Zakaria, Fareed, Newsweek
Byline: Fareed Zakaria
How our frenzied response to terrorism only feeds it.
in responding to the attempted bombing of an airliner on Christmas Day, Sen. Dianne Feinstein voiced the feelings of many when she said that to prevent such situations, "I'd rather--overreact than underreact." This now appears to be the consensus view in Washington, but it is quite wrong. In fact, precisely the opposite is true. The purpose of terrorism is to provoke an overreaction. Its real aim is not to kill the hundreds of people directly targeted but to sow fear in the rest of the population. Terrorism is an unusual military tactic in that it depends on the response of the onlookers. If we are not terrorized, then the attack didn't work. Alas, this one worked very well.
The attempted bombing says more about Al Qaeda's weakened state than its strength. In the eight years before 9/11, Al Qaeda was able to launch large-scale terrorist attacks on several continents. It targeted important symbols of American power--embassies in Africa; a naval destroyer, the USS Cole; and, of course, the World Trade Center. The operations were complex--a simultaneous bombing of two embassies in different countries--and involved dozens of people of different nationalities who trained around the world, moved significant sums of money around, and coordinated their efforts over months, sometimes years. And every attack succeeded.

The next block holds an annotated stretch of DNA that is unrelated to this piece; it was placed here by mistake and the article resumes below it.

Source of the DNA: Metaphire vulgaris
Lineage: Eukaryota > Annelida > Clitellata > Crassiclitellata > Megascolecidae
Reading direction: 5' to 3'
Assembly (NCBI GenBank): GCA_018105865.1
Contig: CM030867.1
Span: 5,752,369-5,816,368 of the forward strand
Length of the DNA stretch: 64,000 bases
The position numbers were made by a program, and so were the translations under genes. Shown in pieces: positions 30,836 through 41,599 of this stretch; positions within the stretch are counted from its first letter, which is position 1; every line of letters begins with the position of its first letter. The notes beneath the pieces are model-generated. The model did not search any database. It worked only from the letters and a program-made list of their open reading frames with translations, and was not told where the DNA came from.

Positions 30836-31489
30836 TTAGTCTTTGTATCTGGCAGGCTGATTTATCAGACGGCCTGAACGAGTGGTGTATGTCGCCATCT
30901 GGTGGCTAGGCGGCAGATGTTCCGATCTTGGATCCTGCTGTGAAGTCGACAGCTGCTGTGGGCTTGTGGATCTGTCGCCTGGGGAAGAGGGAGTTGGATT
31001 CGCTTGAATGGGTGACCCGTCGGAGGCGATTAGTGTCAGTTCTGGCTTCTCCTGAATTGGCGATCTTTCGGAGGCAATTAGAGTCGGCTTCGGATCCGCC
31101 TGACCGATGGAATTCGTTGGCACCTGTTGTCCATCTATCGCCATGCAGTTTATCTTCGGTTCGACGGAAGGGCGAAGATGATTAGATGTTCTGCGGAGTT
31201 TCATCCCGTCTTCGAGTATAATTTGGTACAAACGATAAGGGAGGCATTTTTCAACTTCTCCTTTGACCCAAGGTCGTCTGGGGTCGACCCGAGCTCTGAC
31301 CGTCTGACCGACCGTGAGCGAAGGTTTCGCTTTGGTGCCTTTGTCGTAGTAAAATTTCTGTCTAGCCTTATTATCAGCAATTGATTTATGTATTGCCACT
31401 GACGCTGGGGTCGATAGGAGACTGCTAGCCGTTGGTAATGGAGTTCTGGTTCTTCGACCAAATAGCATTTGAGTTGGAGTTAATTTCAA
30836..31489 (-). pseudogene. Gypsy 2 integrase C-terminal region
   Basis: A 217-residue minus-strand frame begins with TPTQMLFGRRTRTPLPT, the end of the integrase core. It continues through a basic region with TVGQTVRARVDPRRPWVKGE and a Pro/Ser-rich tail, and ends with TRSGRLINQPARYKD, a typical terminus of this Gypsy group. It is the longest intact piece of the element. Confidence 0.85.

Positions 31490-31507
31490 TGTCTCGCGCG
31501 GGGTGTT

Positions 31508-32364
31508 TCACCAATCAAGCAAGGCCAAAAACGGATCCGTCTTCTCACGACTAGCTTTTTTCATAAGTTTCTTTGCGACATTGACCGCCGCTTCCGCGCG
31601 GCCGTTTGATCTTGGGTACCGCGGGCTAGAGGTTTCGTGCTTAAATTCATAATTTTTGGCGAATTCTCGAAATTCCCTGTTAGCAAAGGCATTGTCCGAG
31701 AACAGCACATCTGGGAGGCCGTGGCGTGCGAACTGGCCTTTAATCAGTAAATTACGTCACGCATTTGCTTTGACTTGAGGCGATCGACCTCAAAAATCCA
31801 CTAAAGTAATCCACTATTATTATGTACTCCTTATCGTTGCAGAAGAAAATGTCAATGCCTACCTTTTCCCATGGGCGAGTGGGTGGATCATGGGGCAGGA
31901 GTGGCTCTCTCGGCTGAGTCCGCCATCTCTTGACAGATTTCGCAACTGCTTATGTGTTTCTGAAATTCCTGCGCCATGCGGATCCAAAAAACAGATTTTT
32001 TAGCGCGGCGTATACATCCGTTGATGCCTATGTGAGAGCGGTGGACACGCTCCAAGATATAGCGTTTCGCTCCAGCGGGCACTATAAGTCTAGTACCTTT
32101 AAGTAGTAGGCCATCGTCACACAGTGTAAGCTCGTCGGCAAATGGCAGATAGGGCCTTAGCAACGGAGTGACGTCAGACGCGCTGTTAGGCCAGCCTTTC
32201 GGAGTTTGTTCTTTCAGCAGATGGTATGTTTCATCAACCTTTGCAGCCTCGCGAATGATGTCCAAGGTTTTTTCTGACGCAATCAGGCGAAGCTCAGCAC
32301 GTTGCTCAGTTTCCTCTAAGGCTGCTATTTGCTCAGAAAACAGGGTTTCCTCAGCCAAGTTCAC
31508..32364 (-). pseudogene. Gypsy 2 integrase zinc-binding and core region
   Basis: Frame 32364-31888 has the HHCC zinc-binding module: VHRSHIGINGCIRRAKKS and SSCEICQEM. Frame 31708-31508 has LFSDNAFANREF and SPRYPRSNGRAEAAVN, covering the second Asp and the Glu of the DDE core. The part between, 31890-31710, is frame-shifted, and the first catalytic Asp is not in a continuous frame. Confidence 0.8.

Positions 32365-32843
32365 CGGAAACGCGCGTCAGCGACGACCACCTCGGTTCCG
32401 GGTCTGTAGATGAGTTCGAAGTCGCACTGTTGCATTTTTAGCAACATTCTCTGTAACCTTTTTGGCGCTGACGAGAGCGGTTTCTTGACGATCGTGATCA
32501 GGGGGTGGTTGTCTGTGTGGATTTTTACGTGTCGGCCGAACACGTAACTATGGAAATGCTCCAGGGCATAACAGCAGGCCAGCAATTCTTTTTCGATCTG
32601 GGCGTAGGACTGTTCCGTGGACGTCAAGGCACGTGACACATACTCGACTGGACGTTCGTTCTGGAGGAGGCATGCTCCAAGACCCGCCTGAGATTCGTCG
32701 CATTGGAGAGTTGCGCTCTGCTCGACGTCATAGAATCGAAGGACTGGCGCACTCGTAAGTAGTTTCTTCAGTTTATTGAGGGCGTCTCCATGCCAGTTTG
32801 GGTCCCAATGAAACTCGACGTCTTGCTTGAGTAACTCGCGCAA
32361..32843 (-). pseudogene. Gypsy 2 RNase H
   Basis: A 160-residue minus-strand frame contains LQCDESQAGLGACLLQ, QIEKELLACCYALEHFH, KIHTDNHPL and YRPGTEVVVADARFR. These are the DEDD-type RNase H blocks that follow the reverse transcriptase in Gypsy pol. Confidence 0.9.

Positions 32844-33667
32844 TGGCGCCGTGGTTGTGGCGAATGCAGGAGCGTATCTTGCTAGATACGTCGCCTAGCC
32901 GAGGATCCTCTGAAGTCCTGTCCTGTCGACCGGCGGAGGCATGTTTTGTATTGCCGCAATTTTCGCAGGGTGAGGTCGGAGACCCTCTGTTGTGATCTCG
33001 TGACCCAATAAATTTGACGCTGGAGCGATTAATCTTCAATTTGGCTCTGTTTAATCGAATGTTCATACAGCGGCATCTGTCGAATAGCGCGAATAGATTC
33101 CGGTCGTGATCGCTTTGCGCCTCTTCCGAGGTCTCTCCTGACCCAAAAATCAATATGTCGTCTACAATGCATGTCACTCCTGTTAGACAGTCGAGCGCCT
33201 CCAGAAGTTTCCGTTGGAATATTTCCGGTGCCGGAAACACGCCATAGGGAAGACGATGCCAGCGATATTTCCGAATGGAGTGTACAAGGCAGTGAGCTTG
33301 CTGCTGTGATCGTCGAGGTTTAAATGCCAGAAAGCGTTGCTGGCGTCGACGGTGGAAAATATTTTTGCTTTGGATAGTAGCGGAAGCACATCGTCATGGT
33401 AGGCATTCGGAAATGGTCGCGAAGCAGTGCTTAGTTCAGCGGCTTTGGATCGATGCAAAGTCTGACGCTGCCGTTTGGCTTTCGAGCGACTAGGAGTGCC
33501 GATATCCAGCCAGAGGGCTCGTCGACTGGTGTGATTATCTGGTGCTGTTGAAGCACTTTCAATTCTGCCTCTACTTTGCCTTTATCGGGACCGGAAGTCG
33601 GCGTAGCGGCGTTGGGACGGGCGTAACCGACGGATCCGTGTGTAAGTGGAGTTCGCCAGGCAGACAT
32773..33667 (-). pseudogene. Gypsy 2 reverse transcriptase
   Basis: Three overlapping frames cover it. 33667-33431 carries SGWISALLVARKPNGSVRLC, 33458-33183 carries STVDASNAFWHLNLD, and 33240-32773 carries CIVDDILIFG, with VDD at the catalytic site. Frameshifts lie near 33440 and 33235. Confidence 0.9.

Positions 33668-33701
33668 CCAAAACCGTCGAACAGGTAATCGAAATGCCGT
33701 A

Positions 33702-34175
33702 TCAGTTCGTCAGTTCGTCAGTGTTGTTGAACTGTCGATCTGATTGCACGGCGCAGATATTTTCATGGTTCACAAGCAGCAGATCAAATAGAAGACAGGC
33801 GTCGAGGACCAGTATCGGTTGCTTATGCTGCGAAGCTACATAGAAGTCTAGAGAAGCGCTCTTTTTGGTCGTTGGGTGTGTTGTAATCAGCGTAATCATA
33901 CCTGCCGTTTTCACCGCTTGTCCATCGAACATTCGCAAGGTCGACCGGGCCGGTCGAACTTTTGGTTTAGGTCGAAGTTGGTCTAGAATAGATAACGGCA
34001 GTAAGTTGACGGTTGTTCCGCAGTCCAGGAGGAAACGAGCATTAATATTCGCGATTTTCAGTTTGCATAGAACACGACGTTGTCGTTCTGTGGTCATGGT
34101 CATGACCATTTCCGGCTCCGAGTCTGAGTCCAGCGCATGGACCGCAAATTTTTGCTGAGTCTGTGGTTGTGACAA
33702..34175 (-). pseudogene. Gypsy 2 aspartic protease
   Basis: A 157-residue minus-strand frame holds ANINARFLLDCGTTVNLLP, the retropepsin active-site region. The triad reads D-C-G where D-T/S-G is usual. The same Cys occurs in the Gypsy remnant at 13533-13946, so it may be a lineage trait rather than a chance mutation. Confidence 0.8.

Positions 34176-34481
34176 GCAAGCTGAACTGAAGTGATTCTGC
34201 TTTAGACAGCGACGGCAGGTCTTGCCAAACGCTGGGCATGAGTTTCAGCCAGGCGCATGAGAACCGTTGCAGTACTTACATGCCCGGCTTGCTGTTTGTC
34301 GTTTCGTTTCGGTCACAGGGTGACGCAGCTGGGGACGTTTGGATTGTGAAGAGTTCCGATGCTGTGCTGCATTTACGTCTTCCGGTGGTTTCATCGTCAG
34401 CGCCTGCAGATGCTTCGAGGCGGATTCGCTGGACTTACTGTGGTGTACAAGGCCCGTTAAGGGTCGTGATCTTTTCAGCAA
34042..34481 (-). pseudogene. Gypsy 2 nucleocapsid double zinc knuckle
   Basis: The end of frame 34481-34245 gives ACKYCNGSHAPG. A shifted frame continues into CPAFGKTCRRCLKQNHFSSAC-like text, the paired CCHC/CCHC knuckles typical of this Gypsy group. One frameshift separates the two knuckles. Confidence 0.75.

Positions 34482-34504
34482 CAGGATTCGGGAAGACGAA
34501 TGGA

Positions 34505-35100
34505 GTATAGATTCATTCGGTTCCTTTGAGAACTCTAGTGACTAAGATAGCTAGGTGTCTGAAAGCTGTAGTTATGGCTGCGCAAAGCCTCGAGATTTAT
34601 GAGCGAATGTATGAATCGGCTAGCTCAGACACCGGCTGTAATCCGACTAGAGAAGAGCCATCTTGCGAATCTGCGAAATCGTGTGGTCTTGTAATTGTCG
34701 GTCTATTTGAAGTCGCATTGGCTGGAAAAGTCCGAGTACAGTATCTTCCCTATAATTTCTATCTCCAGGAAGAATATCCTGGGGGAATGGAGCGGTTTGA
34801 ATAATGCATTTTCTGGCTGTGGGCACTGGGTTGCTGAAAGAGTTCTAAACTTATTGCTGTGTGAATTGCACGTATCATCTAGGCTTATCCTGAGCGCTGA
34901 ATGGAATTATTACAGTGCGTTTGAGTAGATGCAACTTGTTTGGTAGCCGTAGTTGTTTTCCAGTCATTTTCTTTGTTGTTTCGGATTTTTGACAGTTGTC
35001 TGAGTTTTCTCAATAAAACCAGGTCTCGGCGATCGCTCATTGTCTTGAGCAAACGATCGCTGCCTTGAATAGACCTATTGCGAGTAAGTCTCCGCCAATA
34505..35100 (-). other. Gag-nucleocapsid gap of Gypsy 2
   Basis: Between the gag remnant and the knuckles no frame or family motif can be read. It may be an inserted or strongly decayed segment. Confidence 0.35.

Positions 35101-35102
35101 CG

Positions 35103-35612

On Christmas a Qaeda affiliate launched an operation using one person, with no special target, and a failed technique tried eight years ago by "shoe bomber" Richard Reid. The plot seems to have been an opportunity that the group seized rather than the result of a well-considered strategic plan. A Nigerian fanatic with (what appeared to be) a clean background volunteered for service; he was wired up with a makeshift explosive and put on a plane. His mission failed entirely, killing not a single person. The suicide bomber was not even able to commit suicide. But Al Qaeda succeeded in its real aim, which was to throw the American system into turmoil. That's why the terror group proudly boasted about the success of its mission.
Is there some sensible reaction between panic and passivity? Philip Zelikow, the executive director of the 9/11 Commission and later a senior State Department official in the Bush administration, suggests that we should try to analyze failures in homeland security the way we do airplane catastrophes. …